Recently, the Vermont Department of Environmental Conservation Shoreland Permit Program issued this Fact Sheet for wastewater system and potable water supply designers and installers. The document summarizes the requirements of the Shoreland Protection Act, which regulates clearing and construction of impervious surfaces on lake shoreland parcels, and describes how those requirements interact with the requirements of the Wastewater System and Potable Water Supply Rules.Read more >>
Governor Peter Shumlin responded to the U.S. Environmental Protection Agency's critique of Vermont's plan to reduce phosphorus in Lake Champlain with this May 29 letter.Read more >>
Norwich University's partnership with the Vermont League of Cities and Towns provides a ten percent tuition discount, as well as an application fee waiver for the student and his or her immediate family members (spouse or child) for any of the online master's degree programs. Learn more here or telephone 800-460-5597Read more >>
This letter from the Green Mountain Water Environment Association to the Vermont Department of Environmental Conservation is in response to the Environmental Protection Agency's comments on the DEC's draft Phase I Lake Champlain Cleanup Plan.Read more >>
The American Lung Association has teamed with the University of Vermont Certification for Sustainable Transportation to launch Vermont Idle Free, a free online certification for Vermont diesel truck drivers and fleet managers about the benefits of idling reduction.Read more >>
Applications are currently being invited for a new pilot program of the American Institute for Architects: the AIA Design and Resiliency Team (DART). A DART can assist a local government to address resiliency issues through a charrette with a multi-discipline team of experts. Teams will be custom selected to meet the needs of each selected community, with roughly half the team drawn from around New England.
Planning for community resiliency, ranging from adapting to climate to other resiliency issues, is increasingly critical for most municipalities. Applications are open to any local government in New England. There is no direct cost to local governments or their partners, but communities must show that they are ready to address resiliency issues and that the time is right for the charrette effort.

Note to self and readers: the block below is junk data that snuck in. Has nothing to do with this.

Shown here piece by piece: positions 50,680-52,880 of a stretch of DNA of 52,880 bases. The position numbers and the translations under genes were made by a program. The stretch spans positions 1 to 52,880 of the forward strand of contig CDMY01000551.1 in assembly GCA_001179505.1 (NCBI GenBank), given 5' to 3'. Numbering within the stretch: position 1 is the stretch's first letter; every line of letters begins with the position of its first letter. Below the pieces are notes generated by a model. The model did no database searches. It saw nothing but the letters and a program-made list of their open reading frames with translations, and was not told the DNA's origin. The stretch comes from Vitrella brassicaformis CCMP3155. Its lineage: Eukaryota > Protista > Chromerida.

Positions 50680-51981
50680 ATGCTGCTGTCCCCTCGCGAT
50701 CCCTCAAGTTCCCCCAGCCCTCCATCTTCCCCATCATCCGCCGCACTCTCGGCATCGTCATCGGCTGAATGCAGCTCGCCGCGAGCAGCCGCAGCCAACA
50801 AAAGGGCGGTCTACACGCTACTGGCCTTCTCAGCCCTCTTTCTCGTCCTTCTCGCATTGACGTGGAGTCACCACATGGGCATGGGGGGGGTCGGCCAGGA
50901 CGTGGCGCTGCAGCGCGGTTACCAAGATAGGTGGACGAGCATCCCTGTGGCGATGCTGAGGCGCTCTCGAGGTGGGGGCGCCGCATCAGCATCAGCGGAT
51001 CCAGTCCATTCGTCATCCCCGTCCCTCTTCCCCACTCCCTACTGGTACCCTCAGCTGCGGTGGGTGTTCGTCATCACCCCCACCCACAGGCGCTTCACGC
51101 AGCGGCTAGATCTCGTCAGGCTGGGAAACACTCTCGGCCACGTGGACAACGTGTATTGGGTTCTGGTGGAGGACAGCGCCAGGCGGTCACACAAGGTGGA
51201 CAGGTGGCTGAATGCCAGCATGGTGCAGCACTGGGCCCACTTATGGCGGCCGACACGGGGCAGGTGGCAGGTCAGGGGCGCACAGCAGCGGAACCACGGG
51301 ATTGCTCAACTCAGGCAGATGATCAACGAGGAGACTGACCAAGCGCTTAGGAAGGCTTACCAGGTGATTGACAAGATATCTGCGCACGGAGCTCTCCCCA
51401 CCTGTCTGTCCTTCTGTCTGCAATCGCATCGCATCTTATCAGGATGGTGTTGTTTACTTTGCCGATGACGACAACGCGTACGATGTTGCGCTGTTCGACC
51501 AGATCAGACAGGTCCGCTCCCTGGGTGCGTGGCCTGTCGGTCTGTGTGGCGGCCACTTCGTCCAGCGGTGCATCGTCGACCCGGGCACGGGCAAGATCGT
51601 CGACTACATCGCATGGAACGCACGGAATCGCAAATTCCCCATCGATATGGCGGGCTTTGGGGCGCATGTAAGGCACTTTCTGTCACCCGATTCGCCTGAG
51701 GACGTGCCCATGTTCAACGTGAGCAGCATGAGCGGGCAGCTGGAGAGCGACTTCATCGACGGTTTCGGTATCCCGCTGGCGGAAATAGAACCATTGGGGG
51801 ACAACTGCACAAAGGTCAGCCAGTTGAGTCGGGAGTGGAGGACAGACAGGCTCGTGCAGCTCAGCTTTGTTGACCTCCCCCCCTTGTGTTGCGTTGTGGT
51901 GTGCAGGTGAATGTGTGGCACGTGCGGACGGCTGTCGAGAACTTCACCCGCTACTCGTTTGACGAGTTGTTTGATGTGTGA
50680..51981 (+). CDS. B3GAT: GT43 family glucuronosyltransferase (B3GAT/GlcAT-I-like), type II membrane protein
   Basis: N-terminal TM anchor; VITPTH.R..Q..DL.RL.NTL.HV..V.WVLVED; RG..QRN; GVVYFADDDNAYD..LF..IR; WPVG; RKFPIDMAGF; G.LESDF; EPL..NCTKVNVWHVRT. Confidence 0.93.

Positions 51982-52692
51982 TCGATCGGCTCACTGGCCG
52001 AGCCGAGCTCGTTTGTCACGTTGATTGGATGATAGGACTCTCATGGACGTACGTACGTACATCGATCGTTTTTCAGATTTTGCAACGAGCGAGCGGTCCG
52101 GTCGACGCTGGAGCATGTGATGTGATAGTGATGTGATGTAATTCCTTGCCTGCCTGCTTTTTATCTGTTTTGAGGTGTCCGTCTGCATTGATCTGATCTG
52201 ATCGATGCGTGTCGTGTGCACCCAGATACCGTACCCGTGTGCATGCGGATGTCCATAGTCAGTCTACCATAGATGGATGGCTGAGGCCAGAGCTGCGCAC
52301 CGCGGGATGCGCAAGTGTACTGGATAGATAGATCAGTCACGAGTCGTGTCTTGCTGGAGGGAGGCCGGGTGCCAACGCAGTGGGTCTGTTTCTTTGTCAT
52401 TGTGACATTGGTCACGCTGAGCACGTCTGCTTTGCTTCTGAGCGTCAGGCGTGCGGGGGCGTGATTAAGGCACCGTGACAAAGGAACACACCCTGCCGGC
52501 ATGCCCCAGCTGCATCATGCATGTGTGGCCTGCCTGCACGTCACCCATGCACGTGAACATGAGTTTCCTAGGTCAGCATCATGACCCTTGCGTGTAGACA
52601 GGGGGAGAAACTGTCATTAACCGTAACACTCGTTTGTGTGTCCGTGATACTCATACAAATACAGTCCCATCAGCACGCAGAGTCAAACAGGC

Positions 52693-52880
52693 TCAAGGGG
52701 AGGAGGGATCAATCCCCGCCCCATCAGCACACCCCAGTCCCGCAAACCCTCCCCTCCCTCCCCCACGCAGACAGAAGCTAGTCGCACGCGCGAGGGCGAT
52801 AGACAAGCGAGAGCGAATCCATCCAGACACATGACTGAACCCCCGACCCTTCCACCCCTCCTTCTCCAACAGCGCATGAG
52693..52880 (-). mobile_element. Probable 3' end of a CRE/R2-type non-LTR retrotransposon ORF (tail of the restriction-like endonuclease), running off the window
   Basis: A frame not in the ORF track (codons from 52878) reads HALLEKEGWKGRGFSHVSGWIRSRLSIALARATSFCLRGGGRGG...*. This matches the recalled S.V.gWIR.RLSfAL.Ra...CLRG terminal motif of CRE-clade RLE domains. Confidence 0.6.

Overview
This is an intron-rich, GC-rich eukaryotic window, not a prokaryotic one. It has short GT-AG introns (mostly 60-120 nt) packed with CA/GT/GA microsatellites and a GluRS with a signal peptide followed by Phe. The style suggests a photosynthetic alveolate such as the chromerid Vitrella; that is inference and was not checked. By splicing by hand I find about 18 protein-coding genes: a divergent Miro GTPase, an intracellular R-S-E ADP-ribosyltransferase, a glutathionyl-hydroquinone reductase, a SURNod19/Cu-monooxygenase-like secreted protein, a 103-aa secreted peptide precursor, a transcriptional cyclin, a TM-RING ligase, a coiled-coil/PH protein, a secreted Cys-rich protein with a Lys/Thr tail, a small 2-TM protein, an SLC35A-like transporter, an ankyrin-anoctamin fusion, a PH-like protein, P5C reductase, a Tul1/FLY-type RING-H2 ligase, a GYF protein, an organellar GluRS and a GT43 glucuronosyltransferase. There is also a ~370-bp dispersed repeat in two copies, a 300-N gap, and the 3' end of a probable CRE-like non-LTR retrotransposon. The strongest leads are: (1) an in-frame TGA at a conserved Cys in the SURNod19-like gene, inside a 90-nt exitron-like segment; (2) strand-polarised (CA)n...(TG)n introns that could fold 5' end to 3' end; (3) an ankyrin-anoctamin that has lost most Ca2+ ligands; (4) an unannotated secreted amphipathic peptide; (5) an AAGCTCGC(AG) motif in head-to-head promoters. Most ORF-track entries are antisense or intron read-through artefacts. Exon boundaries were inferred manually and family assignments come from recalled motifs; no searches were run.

Applications will be considered starting on Tuesday, May 27, and will be accepted until two projects are selected for 2014. You can download the application and learn more relevant information here.
To help reach the goal of doubling renewable energy generation for a second time by 2020, the U.S. Energy Department (DOE) announced $15 million to help communities develop multi-year solar plans to install affordable solar electricity for homes and businesses. As part of DOE’s SunShot Initiative, the Solar Market Pathways funding opportunity aims to help communities develop solar deployment plans that focus on building strong public-private partnerships to deploy commercial-scale solar. Communities will establish innovative financing mechanisms and launch creative community-based initiatives, such as shared solar programs. Find more information on the Solar Market Pathways funding opportunity, including application requirements, here.Read more >>
A new law requires owners of certain tax exempt properties — including municipalities, we believe — to report each property's Insurance Replacement Cost (IRC) to their local assessing officials by April 1 of every year starting this year. Municipalities must both collect completed forms for non-municipal properties in their jurisdiction and provide their local assessing officials with a completed form for each municipal facility that is listed in their property insurance coverage document. If you haven't reported yet, there is a helpful form with a list of the property categories that are subject to this reporting requirement at www.state.vt.us/tax/pdf.word.excel/forms/pvr/CR-001.pdf. Call 800-649-7915 for more information or if you are a PACIF member seeking your IRCs.Read more >>